The story is still developing, but according to FOXSports.com’s Ken Rosenthal, the top relievers left on the market will not require draft-pick compensation once the new CBA goes into effect next week.
Ryan Madson, Heath Bell and Francisco Rodriguez are among the relievers to be affected by the change.
Rosenthal says the Phillies will still have to surrender their first-round pick for signing Jonathan Papelbon. Also, top free agents like Albert Pujols, Prince Fielder, Jose Reyes, Jimmy Rollins and David Ortiz will continue to cost a first-round pick to sign. However, lesser former Type A free agents will no longer cost a pick. Instead, new draft picks will be created to provide compensation for the teams losing free agents.
This would seem to rate as very good news for the Red Sox, Blue Jays and anyone else who might be looking to pick up a closer. Certainly Madson and Bell are going to be more attractive to Boston and Toronto now that neither will cost a first-round pick.
It’s also good news for those players, as well as fellow Type A free agents Francisco Cordero, Matt Capps and Octavio Dotel. Now, neither Capps nor Dotel was likely to be offered arbitration anyway, so they weren’t really going to cost their signing teams a free agent. But at least this means they have the opportunity to sign with teams now rather than waiting until the arbitration deadline.
According to Rosenthal, this winter’s effort is primarily a stopgap measure. For 2012 and beyond, the Elias Rankings will be abolished and teams will have to make qualifying offers (reportedly north of $12 million per year) in order to receive compensation for free agents who leave.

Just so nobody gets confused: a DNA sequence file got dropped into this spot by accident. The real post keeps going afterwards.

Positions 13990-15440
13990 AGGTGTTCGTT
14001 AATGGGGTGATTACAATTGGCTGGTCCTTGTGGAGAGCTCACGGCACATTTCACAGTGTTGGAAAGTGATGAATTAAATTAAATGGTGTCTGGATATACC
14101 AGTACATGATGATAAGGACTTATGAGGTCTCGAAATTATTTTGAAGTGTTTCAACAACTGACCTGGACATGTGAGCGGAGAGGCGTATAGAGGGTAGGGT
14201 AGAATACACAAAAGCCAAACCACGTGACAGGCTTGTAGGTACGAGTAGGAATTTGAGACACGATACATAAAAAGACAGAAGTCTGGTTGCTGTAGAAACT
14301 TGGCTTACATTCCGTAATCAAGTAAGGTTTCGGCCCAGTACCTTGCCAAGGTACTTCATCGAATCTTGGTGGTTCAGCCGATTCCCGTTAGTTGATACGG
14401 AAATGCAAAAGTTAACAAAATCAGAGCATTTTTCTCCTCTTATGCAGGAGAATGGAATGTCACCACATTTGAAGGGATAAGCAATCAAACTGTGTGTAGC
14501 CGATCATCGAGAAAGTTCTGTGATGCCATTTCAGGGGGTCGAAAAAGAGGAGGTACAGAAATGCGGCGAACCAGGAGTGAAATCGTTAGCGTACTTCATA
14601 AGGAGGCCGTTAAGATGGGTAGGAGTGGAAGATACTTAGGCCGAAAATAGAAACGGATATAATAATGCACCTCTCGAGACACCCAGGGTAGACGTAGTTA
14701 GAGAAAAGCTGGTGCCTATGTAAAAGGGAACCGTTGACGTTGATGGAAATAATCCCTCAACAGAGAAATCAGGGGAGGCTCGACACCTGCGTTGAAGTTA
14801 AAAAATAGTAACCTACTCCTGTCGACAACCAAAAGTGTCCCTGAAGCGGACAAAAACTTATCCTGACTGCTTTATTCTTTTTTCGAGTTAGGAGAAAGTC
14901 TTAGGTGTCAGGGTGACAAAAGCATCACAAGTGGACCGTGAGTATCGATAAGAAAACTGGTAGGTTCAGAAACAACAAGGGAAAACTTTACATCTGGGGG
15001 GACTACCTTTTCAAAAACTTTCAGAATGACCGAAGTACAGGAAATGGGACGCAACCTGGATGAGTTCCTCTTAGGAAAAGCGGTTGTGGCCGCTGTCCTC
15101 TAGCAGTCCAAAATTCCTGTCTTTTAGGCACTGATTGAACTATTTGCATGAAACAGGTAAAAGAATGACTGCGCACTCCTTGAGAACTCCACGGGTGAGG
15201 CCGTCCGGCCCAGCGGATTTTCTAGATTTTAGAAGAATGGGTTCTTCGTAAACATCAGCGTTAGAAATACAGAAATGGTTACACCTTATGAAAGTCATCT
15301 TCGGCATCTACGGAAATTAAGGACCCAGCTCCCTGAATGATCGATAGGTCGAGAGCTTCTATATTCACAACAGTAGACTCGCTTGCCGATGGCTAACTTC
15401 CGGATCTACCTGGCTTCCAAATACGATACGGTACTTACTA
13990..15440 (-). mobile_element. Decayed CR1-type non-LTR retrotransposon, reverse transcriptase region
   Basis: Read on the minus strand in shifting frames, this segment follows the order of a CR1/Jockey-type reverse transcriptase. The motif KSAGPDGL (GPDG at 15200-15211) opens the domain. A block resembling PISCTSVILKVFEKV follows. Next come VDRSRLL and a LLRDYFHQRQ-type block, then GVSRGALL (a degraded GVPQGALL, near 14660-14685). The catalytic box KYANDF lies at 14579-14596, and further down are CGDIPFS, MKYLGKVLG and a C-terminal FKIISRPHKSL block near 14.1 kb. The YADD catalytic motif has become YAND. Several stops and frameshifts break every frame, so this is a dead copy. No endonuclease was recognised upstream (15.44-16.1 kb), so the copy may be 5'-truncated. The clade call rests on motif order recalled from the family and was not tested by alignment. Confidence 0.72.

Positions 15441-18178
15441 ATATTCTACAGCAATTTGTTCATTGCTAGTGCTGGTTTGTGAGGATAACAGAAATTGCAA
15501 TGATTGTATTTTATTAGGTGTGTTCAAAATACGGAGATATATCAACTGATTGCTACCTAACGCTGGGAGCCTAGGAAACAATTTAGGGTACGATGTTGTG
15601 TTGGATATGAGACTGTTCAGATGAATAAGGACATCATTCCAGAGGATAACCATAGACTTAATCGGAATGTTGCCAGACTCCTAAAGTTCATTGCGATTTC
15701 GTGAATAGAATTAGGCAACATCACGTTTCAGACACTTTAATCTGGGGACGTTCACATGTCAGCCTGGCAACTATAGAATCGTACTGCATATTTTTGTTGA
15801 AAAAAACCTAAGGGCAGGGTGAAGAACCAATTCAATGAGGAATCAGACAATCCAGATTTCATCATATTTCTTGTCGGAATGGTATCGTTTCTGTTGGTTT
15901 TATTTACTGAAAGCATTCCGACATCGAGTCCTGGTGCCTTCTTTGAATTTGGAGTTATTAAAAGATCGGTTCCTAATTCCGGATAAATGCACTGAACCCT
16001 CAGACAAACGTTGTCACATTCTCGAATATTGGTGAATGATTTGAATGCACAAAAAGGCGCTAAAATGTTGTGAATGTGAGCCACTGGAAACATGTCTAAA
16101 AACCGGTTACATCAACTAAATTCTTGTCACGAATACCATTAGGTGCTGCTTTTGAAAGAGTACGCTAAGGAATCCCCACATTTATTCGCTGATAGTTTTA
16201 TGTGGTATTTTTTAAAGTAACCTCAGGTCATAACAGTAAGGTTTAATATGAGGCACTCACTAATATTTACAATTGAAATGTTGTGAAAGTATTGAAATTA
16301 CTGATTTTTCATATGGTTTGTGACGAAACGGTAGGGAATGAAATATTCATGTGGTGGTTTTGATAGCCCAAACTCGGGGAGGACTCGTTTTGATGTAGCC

Jon Heyman of FanRag Sports reports that the White Sox and Nationals are making “strong progress” on a trade involving ace Chris Sale. Most reports coming out on Monday night suggest that a deal isn’t likely to be consummated until Tuesday at the earliest.
Sale, 27, has pitched in the majors over parts of seven seasons. He owns a career 74-50 record with a 3.00 ERA and a 1,244/260 K/BB ratio in 1,110 innings. The lefty will earn $12 million in 2017, then has a club option for 2018 worth $12.5 million with a $1 million buyout as well as a 2019 club option worth $13.5 million with a $1 million buyout. Relative to what he would earn if he were a free agent today, Sale’s remaining salary is a bargain.
The Nationals would likely have to part with several of their top prospects. MLB Pipeline lists pitcher Lucas Giolito, outfielder Victor Robles, and pitcher Reynoldo Lopez in the club’s top-three.
Adding Sale would arguably give the Nationals claim to the best starting rotation in baseball as he would join 2016 NL Cy Young Award winner Max Scherzer and Stephen Strasburg.
There are other teams in the mix for Sale. The Red Sox and Astros have also talked with the White Sox about the lefty’s services.
After the Cubs won the World Series last month — their first since 1908 — owner Tom Ricketts said he plans to reach out to Steve Bartman to provide “closure.”
Bartman was the fan who interfered with left fielder Moises Alou’s attempt to catch a foul ball in Game 6 of the 2003 NLCS against the Marlins. Alou was particularly irate about Bartman’s presence and it led to the fan becoming persona non grata in Chicago. In the time since, even before the Cubs won the World Series, the club has tried to make amends but Bartman has rejected offers to speak publicly and he has also rejected invitations to Wrigley Field.
Alou pledged to make time to attend any ceremony the Cubs stage for Bartman, Gordon Wittenmyer of the Chicago-Sun Times reports.
Alou said, “Why not? I’d like to meet Bartman.” He continued, “I have nothing against the guy. I said it right after the game. I had the ball, and I got upset, but at the same time it’s not that kid’s fault. Everybody goes to the ballpark, and they bring a glove. Every wants to catch a fly ball.” However, He still maintains that he would have caught the ball if he had not been impeded.